The christening of the Great Gatsby Curve almost exactly a year ago was itself a minor miracle. Here was a senior US Government adviser conceding publicly that the American dream is little more than a myth for many citizens. Alan Krueger, the chairman of the Council of Economic Advisers (Obama’s in-house economic think tank) named the graph after the novel by F Scott Fitzgerald. The Great Gatsby is one of the great works of American literature capturing a time of excess during the 1920’s. The rise and fall of the book’s central character, the enigmatic millionaire, Jay Gatsby, has become a cautionary tale about the American Dream.

For the Roaring Twenties read the great divides of the early 21st century. After the post war boom in social mobility, the gaps between rich and poor in the US and UK have widened to pre-war levels. The implication of the Great Gatsby Curve is that today’s excesses will make it much harder for future generations to fulfil the American dream: success in life will only be available for those with the support and connections that come with a privileged upbringing. Sadly, the same can also be said for the UK.

The graph (below) compares two statistics for a number of rich nations. On the horizontal axis is the official Gini coefficient, which measures the level of income inequality at a point in time in a country. The higher the Gini coefficient, the bigger the income gap between the richest and poorest in society. On the vertical axis is what is termed ‘generational earnings elasticity’. This measure signals how sticky or immobile a society is comparing one generation with the previous one. It tells us how much a father’s earnings predicts the earnings of their offspring. The higher this number, the lower is social mobility.

Gatsby curve

As you can see the Curve shows that more unequal societies are less mobile. Put simply, when the rungs of the income ladder are wide, the chances of climbing the ladder are lower. The UK and US are particularly unequal and immobile. To put current US mobility levels into perspective Krueger uses a clever comparison of the correlation between parents’ height and their children’s height. “The chance of a person who was born to a family in the bottom 10 percent of the income distribution rising to the top 10 percent as an adult is about the same as the chance that a dad who is 5’6” tall having a son who grows up to be over 6’1” tall. It happens, but not often.”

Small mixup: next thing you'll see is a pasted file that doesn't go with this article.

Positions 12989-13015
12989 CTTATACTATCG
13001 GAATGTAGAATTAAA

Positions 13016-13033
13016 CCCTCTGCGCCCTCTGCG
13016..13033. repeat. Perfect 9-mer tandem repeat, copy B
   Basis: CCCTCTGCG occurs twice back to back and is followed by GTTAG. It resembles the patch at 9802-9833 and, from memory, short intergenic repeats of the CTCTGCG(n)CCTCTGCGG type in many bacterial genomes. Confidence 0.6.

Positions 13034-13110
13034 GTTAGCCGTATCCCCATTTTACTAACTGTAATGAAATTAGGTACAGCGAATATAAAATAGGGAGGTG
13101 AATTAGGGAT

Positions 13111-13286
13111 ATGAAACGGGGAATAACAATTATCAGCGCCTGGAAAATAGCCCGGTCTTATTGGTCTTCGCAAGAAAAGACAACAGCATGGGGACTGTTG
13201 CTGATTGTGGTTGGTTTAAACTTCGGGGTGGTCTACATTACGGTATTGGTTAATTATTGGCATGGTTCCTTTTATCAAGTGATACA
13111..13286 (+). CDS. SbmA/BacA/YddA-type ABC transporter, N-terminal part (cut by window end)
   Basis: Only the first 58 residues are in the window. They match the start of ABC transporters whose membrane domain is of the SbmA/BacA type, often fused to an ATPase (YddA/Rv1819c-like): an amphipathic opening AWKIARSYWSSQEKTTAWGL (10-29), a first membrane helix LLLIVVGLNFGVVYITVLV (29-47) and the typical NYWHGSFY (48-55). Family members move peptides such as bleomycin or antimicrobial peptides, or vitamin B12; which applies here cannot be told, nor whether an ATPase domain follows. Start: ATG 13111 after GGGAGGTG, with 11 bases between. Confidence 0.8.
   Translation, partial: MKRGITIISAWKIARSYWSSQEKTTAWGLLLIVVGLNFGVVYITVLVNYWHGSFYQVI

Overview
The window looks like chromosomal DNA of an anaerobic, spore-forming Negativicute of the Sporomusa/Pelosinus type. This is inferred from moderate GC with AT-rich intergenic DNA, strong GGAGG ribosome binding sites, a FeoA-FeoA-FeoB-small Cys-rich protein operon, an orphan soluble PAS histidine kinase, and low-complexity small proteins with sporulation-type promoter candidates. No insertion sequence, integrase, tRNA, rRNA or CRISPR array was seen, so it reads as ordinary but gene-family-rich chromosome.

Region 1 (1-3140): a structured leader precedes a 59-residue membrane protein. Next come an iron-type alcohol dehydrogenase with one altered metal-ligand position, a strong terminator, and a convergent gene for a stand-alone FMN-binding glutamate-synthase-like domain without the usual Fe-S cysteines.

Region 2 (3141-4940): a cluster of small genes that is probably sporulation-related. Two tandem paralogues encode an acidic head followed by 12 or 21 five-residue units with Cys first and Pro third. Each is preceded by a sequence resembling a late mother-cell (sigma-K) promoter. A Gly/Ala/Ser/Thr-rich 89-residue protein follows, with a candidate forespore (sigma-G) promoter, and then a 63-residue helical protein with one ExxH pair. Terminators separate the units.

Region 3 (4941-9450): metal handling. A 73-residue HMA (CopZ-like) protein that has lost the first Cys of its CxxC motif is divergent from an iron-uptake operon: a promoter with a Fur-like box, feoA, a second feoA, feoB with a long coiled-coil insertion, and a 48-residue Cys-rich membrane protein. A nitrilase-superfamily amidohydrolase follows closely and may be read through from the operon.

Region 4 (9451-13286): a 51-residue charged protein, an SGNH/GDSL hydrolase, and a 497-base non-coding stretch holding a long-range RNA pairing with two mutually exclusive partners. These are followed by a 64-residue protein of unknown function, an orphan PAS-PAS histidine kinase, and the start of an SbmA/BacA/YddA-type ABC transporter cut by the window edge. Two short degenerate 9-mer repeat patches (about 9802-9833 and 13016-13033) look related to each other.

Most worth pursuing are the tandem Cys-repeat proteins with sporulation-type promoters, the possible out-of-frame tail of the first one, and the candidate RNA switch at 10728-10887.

More ominously, as the UK and US are more unequal now than they were a generation ago, the Curve suggests less mobility for future generations.

When Corak presented an earlier version of his paper during the Sutton Trust-Carnegie summit on social mobility last year, he was careful to stress that the Curve does not chart a causal relationship.  If it was that simple, then improving mobility would be a straightforward task of raising taxes to reduce income gaps. Each point on the Curve however is a product of a complex series of interacting influences over the lifetimes of children and adults.

How life chances are created in each country can be broken down in terms of three main underlying factors. These are: family influences (including genetic, environmental and cultural factors); public policies (how education, health, and welfare systems benefit people from advantaged and disadvantaged backgrounds); and wage differentials in the workplace. The problem for the UK and US is that in each of these areas, we compare poorly to other countries in the mobility stakes. A private tuition and coaching industry has mushroomed to exploit the resources now devoted in homes to secure children’s futures. The best schools and teachers disproportionately benefit the well-off. And the wage premiums for the highly educated are accelerating away from those of the uneducated. And so one generation’s privilege is bequeathed to the next.

Given this backdrop, I’m afraid my question is a more pessimistic one than that posed by Corak. How does the UK and US find ways to stop moving up the Great Gatsby Curve?